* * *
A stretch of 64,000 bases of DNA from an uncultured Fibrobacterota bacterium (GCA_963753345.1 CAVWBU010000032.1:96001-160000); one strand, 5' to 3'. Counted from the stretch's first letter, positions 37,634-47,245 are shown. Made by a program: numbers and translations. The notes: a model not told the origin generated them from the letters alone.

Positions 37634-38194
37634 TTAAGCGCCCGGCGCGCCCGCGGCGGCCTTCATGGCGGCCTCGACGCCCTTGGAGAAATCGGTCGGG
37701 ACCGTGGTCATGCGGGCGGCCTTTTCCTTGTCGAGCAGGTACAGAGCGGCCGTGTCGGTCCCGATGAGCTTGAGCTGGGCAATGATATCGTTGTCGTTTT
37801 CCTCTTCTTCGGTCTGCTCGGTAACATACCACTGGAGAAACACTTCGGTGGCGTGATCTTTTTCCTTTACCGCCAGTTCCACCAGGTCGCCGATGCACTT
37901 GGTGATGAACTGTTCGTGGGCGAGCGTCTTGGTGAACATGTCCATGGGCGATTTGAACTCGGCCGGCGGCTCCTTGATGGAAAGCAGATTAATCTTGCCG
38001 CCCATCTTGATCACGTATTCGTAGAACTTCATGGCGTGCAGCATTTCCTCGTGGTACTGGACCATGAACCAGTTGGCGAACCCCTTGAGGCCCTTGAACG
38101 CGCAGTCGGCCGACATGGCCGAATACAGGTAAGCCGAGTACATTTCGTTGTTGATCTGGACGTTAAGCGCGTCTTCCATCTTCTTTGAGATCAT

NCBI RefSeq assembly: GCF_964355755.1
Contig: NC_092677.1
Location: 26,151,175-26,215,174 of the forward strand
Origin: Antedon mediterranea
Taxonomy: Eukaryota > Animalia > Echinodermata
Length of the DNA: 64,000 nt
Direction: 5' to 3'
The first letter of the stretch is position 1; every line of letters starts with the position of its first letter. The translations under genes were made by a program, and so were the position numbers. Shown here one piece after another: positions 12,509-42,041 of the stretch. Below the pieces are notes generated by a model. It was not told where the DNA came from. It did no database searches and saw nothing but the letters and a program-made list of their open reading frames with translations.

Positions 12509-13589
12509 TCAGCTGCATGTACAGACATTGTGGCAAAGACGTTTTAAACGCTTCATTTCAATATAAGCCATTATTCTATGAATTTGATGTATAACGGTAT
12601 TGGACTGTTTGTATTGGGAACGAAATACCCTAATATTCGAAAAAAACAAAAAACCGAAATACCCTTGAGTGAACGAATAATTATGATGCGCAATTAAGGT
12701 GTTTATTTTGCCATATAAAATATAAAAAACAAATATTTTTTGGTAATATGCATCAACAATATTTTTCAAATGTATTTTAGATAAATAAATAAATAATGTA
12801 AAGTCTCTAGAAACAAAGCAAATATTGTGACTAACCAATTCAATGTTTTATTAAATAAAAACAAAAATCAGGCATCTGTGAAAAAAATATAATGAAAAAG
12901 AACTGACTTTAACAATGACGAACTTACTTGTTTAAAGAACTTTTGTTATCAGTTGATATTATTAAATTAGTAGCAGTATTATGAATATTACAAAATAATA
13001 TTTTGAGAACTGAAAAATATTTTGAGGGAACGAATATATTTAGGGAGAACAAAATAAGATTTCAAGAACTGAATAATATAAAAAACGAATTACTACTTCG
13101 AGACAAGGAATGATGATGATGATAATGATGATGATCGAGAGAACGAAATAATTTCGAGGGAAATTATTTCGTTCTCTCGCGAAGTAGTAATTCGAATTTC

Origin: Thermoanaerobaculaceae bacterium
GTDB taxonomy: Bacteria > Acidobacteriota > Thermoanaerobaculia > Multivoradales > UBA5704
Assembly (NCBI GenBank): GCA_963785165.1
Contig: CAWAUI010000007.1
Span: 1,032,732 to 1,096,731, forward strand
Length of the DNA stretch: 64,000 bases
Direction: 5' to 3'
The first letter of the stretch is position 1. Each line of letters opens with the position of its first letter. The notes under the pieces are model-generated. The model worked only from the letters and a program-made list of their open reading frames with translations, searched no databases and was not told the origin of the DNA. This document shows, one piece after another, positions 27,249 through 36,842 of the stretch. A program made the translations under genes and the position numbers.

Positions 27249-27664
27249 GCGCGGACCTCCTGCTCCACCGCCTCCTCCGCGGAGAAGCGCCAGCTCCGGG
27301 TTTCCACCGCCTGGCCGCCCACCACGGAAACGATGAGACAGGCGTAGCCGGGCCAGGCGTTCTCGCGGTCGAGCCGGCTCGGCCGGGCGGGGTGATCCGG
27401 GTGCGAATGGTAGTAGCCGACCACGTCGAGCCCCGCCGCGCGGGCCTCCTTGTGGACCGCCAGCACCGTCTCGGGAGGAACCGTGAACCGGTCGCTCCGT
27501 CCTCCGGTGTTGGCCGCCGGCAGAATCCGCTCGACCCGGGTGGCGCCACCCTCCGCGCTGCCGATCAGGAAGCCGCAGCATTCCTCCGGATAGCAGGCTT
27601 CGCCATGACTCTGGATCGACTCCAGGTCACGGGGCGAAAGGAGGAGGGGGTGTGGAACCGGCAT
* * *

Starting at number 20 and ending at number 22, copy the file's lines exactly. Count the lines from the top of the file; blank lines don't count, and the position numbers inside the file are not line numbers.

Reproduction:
12701 GTTTATTTTGCCATATAAAATATAAAAAACAAATATTTTTTGGTAATATGCATCAACAATATTTTTCAAATGTATTTTAGATAAATAAATAAATAATGTA
12801 AAGTCTCTAGAAACAAAGCAAATATTGTGACTAACCAATTCAATGTTTTATTAAATAAAAACAAAAATCAGGCATCTGTGAAAAAAATATAATGAAAAAG
12901 AACTGACTTTAACAATGACGAACTTACTTGTTTAAAGAACTTTTGTTATCAGTTGATATTATTAAATTAGTAGCAGTATTATGAATATTACAAAATAATA